Trust – You Know It When You Feel It

In answer to the question, “what is trust?”, this is a quote by Jack Welch, former CEO of General Electric, “[Y]ou know it when you feel it.”

When I read this in Speed of Trust, I immediately could relate. There is this rumbling, anxious feeling when no trust is present. I hesitate. There is a open, connected feeling when trust is present. I share. Over the last few months, probably as a result of the experiences I had at the organization which virtually crumbled in front of my eyes, I have had a keen interest in trust and its impact. Looking at myself, others and organizations, I have been listening, reading and discussing this topic of trust. Even last Sunday at church, the message was about trust.

Learning how to create trust in a low trust world, as Stephen M.R. Covey speaks about, will help us navigate with more confidence and will make an enormous difference in both our personal and professional life.

For you and I as individuals, Covey explains that both character and competence are necessary. Effective leaders today must know how to balance character and competence. Effective leaders must model trust and show trust. When most of us think about character, we think of it in terms of being a good or sincere person, being honest and having integrity. This is how most of us would describe trust. Yet after reflecting on Covey’s writings, I began to understand how trust is a function of character and competence. Covey explains how both are vital:Leadership confidence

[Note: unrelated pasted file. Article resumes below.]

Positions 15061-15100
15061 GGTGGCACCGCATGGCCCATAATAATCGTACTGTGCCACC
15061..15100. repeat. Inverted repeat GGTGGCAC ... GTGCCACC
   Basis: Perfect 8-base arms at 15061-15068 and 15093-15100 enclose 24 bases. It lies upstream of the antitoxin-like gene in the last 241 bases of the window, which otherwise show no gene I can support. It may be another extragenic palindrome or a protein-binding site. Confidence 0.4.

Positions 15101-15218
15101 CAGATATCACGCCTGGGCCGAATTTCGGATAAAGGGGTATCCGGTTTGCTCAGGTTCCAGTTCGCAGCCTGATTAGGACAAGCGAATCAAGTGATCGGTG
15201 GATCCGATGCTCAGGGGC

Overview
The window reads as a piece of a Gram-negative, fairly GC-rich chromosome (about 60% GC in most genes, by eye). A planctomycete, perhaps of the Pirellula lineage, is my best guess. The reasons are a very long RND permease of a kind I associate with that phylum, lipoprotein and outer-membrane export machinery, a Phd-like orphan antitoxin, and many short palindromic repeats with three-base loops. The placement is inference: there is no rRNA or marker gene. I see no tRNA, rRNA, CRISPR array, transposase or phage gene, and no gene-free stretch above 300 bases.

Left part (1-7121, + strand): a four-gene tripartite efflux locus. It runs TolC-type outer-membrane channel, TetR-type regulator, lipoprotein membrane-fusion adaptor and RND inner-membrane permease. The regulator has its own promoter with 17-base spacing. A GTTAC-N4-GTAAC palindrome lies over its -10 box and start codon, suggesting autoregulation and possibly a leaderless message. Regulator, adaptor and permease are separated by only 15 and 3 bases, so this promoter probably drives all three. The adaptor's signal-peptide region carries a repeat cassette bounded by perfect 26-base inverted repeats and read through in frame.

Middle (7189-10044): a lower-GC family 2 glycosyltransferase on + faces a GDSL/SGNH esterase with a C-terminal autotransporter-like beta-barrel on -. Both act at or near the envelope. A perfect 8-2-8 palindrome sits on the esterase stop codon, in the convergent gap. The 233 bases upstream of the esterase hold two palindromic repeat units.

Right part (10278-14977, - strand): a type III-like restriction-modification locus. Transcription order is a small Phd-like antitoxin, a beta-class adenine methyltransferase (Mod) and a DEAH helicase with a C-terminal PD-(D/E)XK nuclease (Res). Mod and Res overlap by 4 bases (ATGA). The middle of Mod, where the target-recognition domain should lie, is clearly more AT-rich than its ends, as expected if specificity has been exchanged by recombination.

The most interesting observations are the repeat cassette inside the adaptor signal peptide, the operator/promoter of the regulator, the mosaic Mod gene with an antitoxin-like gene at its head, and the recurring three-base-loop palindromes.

Character includes your integrity, your motive, your intent with people. Competence includes your capabilities, your skills, your results, your track record. And both are vital.

As I explore this aspect of trust by asking “Who do I trust?, Why do I trust them? and What inspires my confidence in them?” and “Who trusts me?, Why do they trust me? and What is it about me that inspires their confidence in me?,” I really understand how character and competence are intertwined. In my role as an executive, I recall many times, when I had an employee who was of good character; however, I would not trust them to do a particular project because they lacked the set of skills or track record of results to effectively handle it. I also recall situations when an employee had a track record of results and yet they left me feeling suspicious of their motives and I questioned their honesty. Covey further explains that,

Character is constant; it’s necessary for trust in any circumstance. Competence is situational; it depends on what the circumstance requires.

Understanding and being more aware of these aspects as a foundation for trust will certainly make a difference as I lead and continue to build the necessary relationships for my success, my business success and the success of my team. As many of you who have worked with me know, I place a high importance of really defining and communicating your leadership values (character) as well as knowing your strengths and accomplishments (competence). So take a moment to ask yourself these questions: Who do you trust? Who trusts me? How is my character and my competence affecting my relationships? It is worth your time to do so!

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